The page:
BJP’s Prime Ministerial candidate Narendra Modi is no more a political untouchable for Muslims who could vote for him if he changes himself and does not repeat past mistakes. Prominent Muslim cleric and vice-president of the All India Muslim Personal Law Board (AIMPLB) Maulana Kalbe Sadiq, who commands a mass following in the minority community, surprised many when he said this on Friday.
Political watchers see the cleric’s statement in the context of Rahul Gandhi’s speech in Indore where he said Pakistan’s ISI was in touch with some Muslim youngsters in riot-hit Muzzaffarnagar.
It is understood that many Muslim leaders are upset with the way Rahul has linked Muslims to terrorism. The cleric’s statement is also being considered a major boost for the BJP’s PM-in-waiting who has been facing constant flak over the 2002 Gujarat riots in which many Muslims were killed.
Sadiq said he was not happy with Modi’s past “but no one is a political untouchable”. He said Islam doesn’t endorse such ideas and that it allows for pardon and mercy even if a criminal truly and honestly expresses regret and promises to reform himself. “I can also vote for Modi if he changes himself,” he asserted.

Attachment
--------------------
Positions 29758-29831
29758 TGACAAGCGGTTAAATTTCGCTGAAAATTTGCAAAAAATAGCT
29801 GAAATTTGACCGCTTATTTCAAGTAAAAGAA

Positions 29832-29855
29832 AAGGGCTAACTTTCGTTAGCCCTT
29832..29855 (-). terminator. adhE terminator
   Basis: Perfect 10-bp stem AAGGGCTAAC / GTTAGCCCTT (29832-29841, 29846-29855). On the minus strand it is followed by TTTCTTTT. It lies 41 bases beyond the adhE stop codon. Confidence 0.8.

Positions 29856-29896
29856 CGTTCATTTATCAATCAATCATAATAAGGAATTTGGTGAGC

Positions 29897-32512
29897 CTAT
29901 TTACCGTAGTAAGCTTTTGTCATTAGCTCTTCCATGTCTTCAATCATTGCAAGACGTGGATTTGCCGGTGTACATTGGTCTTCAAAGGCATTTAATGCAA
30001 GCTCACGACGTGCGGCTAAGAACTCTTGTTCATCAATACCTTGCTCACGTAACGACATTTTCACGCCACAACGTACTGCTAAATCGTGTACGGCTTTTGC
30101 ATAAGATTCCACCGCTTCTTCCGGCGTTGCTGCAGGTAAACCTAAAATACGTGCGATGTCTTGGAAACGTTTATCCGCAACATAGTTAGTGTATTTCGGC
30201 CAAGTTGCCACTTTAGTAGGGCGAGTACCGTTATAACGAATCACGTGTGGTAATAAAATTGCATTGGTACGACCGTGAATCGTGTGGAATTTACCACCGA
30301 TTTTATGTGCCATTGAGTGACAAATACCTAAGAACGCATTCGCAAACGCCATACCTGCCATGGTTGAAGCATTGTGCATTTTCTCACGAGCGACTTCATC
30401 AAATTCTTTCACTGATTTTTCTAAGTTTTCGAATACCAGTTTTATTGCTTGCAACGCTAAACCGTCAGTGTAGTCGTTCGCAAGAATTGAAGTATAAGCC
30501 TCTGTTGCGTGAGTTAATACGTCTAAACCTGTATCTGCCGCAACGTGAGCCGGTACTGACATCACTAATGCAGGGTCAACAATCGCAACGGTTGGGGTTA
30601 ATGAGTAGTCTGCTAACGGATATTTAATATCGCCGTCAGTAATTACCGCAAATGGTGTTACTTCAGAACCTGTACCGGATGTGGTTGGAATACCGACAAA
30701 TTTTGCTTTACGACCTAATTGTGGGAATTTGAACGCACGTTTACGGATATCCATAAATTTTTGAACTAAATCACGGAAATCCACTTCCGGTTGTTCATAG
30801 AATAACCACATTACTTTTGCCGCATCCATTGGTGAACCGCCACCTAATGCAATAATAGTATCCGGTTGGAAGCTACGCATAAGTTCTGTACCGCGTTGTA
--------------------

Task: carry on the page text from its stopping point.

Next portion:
Praising Modi’s development model in Gujarat, Sadiq said: “Our first priority is India’s growth on all fronts. Muslims would vote for India’s development and won’t mind voting even for Modi if he changes himself.”
“People should be given a chance to correct their mistakes. Modi should make changes in his policies and programmes to convey that he is concerned about the welfare of Muslims. If he does that, Muslims could consider voting for him.
“There are differences in words and deeds of Modi and people have lost faith in him after Gujarat riots,” Sadiq said. “What happened in Gujarat (in 2002) was very heartbreaking,” he added.
Asked if the Gujarat chief minister should ‘apologise’ for the riots, Sadiq said rather than tendering an apology, he should prove through his actions that he has changed.
On Congress leader Rahul Gandhi’s remarks about ISI being in touch with Muzaffarnagar riot victims, the Maulana said, “This must be investigated. If somebody has a relative there (in Pakistan) and they speak to him, then we can’t say, but there must be no compromise on terrorism.”
Political pundits here see in his comments a warning for Samajwadi Party leader Mulayam Singh Yadav, for whom Muslims are the party’s crucial votebank. He has been facing criticism over his son and UP chief minister Akhilesh Yadav’s handling of last month’s communal clashes in Muzaffarnagar besides the frequent riots taking place in UP.